14 Off-Grid Projects to Cut Your Energy and Water Usage
Simple Greywater Treatment
Want to skip the sewer or septic system? You can recycle the ‘greywater’ from your home, which is waste water from the sinks, showers, tubs and washing machines. A backyard greywater system typically involves routing this waste water, which may contain traces of dirt, food, grease, hair and household cleaning products, out to the yard to irrigate non-food-producing plants. Gravity-based systems that don’t rely on pumps or filters last the longest and are the easiest to maintain. If you produce more wastewater than you need for irrigation, you can create ‘constructed wetlands’, which filter and absorb the water naturally. If you don’t produce much wastewater at all, you can even set up a system of planters that will filter the water, as pictured above. Learn more about all of your options, and what not to do, at OasisDesign.net and GreywaterAction.org.
The Art of Composting Toilets
Every day, we’re collectively flushing billions of gallons of perfectly drinkable water down the toilet, while clean water grows ever more scarce and millions of people in developing nations die without it. When properly maintained, composting toilets turn human waste into harmless soil, and they’re easier to take care of than you might imagine. You can buy a commercial composting toilet, or make a really simple one yourself out of little more than a bucket, a toilet seat and some carbon-rich composting materials like sawdust, cedar chips or shredded oak leaves. They’re emptied regularly into a specially-prepared outdoor compost bin that’s kept separate from the compost you use for vegetable and herb gardens. Get more info at Mother Earth News and the Humanure Handbook.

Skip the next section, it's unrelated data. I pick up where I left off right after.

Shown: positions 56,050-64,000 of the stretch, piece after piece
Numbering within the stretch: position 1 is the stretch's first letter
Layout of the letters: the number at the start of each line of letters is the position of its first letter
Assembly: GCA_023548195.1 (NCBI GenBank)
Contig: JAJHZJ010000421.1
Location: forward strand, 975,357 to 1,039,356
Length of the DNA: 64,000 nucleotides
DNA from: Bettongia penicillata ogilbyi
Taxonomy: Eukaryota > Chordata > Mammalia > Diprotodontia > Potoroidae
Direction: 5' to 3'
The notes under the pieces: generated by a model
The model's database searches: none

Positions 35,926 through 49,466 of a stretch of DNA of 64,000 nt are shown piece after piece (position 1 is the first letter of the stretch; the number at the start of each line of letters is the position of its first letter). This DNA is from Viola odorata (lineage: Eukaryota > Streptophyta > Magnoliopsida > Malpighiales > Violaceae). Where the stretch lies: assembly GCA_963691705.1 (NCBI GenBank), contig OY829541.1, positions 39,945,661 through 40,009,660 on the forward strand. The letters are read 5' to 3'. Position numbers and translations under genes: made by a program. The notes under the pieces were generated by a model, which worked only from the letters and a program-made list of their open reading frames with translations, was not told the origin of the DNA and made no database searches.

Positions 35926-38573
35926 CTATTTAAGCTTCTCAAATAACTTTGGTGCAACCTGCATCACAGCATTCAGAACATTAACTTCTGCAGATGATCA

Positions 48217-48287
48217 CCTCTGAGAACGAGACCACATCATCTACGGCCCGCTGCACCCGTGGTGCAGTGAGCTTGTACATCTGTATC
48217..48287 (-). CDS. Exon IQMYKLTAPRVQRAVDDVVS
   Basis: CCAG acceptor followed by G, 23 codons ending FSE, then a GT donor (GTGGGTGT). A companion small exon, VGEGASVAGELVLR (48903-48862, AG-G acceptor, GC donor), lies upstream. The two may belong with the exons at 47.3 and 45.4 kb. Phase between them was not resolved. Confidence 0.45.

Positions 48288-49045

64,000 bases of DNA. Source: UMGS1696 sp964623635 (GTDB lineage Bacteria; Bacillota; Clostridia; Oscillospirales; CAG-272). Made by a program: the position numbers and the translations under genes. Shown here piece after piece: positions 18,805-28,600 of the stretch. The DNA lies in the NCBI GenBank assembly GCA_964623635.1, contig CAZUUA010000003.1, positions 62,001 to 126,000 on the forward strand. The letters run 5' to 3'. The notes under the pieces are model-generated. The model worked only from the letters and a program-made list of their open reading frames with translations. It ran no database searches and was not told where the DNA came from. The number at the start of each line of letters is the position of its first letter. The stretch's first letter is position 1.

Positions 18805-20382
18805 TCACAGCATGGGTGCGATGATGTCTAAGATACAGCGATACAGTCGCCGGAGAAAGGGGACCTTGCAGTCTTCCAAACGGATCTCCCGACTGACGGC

Solar-Powered Appliances & Gadgets
There are so many small opportunities to disconnect from the grid, and while some of them involve somewhat pricey, high-tech solar gadget chargers, others are decidedly simple. There are solar-powered versions of all sorts of electronic devices available, including laptop chargers, phone chargers, stereos and even refrigerators; you can also build your own DIY solar charger for about $150. Don’t forget hand-crank gadgets, too, which include coffee grinders, blenders, gadget chargers and more.
Manual Laundry Machine
(image via: tiny house blog)
Laundry machines are some of the hardest electrical appliances to part with when you’re trying to go partially or completely off-grid. Most of us have an idea of manual clothes washing as being a rather arduous task, requiring a whole lot of elbow grease and time. But there are some simple manual washing machines that require no power at all. The Wonder Wash is a small drum with a hand-crank that can wash up to 5 pounds of clothing at a time and only takes about two to five minutes of ‘churning’ to get the laundry clean. It also requires less detergent and water than a standard washing machine or even doing hand-wash in a bucket. The Wonder Wash sells for about $50. Want to go even simpler? You can DIY your own off-grid laundry machine. Get the instructions at MAKE.
Once the clothes are clean, wring them out and hang them up to dry. You can get wringers to make the process easier, as well as a variety of clothesline solutions, at Lehmans.com.